The Japan News reports that Totoyamichi, a conveyor-belt sushi restaurant operator affiliated with Japan’s Skylark Holdings Co., — which sounds creepy enough on its own — has been shutting all 24 outlets since Monday after food poisoning occurred at some of them.
At least 39 customers have complained of food poisoning symptoms after eating at Totoyamichi restaurants.
Skylark reported the case only on its website while stopping short of holding a press conference. The restaurant group may thus come under fire for failing to fully explain the incident, analysts said.
According to Skylark, food poisoning symptoms, such as diarrhea and stomachache, were reported from customers who used eight Totoyamichi outlets in Tokyo and neighboring Kanagawa and Saitama prefectures between Aug. 31 and Sept. 3. The affected customers are recovering from their illness.
In a survey by Skylark, Vibrio parahaemolyticus, a type of bacteria that causes stomachache and other symptoms, was detected from raw sea urchin at some outlets.
Darren Cartwright of The Courier Mail writes in the local paper (local being Brisbane) that the hit comedy Crazy Rich Asians turned out to be a real-life horror film for a young couple who allegedly discovered the movement in their popcorn was a “dirty, great big” cockroach.
Shaun Walsh and his partner Caitlin Rose were in the middle of enjoying the runaway success comedy at Birch Carroll and Coyle’s cinema complex at Morayfield on Saturday night when things went awry.
Mr Walsh said Ms Rose was eating the treat when the movie started and about half an hour later placed the container on the seat next to her.
When she went to retrieve more popcorn, some 20 minutes later, she heard “movement” in the popcorn.
“She jumped up and screamed a little bit and then jumped across me,” Mr Walsh told The Courier-Mail.
“I didn’t believe her at the start, so I turned my light on and here’s this dirty great big cockroach.
According to Ooska News, a cholera outbreak in Ethiopia’s northern Tigray region has reportedly been blamed on holy water, after at least 10 people died over the past two weeks, while more than 1 200 people have contracted the disease. The authorities have also identified contaminated holy water in some of the region’s monasteries as being behind the outbreak. It was believed that the water is being taken from rivers that carry the disease.
Interfering in religious affairs is a very sensitive matter in the region, but the local government is working with religious leaders to temporarily stop the use of holy water.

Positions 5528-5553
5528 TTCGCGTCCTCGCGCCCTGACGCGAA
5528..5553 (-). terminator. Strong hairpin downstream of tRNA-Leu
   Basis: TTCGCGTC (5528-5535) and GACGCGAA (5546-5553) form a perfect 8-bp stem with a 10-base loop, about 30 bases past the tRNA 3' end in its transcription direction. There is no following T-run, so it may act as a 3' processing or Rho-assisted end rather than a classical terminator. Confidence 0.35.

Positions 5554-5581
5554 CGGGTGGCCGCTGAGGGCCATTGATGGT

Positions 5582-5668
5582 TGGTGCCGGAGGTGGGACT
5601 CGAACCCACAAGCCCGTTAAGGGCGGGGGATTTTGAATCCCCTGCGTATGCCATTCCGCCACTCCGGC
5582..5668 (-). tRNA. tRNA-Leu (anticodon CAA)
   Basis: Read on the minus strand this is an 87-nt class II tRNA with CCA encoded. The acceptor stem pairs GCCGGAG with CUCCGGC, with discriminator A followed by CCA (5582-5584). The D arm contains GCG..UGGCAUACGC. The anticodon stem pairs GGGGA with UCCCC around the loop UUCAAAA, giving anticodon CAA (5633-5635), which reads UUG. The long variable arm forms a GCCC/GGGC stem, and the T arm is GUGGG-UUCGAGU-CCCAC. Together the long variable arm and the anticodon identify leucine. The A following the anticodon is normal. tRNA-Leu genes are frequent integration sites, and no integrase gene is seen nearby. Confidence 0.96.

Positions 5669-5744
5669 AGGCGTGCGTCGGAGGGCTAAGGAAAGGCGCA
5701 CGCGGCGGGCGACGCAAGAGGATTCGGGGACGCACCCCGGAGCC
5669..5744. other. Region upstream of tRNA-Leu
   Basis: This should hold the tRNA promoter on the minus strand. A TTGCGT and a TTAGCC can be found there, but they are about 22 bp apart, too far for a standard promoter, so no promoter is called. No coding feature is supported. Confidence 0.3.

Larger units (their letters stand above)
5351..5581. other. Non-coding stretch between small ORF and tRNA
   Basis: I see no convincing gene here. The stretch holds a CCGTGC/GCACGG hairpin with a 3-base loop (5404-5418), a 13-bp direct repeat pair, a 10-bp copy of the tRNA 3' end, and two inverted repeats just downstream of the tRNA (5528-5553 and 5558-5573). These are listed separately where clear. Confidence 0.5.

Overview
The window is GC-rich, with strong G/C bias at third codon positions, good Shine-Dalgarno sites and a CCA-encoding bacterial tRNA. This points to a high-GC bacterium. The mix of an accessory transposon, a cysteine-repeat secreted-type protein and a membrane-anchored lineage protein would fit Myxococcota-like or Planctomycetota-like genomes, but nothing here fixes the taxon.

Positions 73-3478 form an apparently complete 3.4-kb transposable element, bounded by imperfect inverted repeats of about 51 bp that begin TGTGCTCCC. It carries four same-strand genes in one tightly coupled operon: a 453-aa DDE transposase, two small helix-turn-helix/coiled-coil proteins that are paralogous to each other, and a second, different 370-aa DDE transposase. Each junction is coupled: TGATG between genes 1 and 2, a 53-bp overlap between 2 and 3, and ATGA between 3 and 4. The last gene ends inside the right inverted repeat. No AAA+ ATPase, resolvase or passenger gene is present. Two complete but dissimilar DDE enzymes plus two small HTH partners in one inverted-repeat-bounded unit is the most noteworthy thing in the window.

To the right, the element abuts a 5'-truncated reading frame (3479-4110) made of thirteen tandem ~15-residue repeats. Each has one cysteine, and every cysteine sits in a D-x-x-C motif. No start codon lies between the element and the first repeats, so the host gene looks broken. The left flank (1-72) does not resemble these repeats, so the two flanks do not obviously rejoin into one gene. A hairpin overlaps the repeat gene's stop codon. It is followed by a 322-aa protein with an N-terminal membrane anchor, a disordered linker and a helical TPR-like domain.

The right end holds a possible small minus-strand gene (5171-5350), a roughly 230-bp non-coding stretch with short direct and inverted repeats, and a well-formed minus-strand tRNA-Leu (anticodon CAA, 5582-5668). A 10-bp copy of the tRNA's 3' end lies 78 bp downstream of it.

The episode starts with the ongoing history of Canadian cuisine, landing on peameal bacon and how it came to be an Ontario delicacy. The guys go on to talk creamers dropping in hot coffee and contamination potential. The guys put out a request to listeners to send on listener’s food safety in everyday life (send pics). The guys talk date balls, chia and immunocompromised individuals. Ben tells a story about navigating the public health investigation world from a victims perspective and Don provides his insight. They both then go on to chat about risk communication in deception studies with human subjects. The episode ends on rapid listener feedback on double gloving (again), washing onions and cutting boards.
Chipotle’s head of food safety, Jim Marsden, has been conspicuously silent after at least 647 patrons at a single Chipotle restaurant in Powell (no relation), Ohio, were sickened with Clostridium perfringens.
As one of my colleagues said, Preventing C. perfringens is kind of like food safety 101. They must’ve had a massive temperature abuse situation.
In response, CEO Brian Niccol said Chipotle will start retraining all restaurant employees on food safety and wellness protocols next week.
My wife does a better Minnosotan accent, spending her yute in Albert Lea, eh?
He didn’t like the photo, right, made by the creative couple of Heather and Christian, who used to work in my lab, and opened the conversation with, “How could you print that?”
I said it was an accurate description of what had been publically known about the leafy greens folks since the E. coli O157 spinach outbreak of 2006 (I’m old, waiting for news on the birth of my third grandson).
I said great, make it public, so people can judge on their own.
Fresh Express has now been linked to 395 cases of Cyclospora through their lettuce served at McDonalds.
U.S. Rep. Rosa DeLauro, D-Conn., is pressing Food and Drug Administration Commissioner Scott Gottlieb for specifics about the investigation of the cyclosporaoutbreak linked to product sold by Fresh Express.
In an Aug. 3 letter her office released to the media, DeLauro said she wrote the letter “out of concern about the current outbreak of cyclosporiasis as well as the transparency and timeliness of your agency’s ongoing investigation.”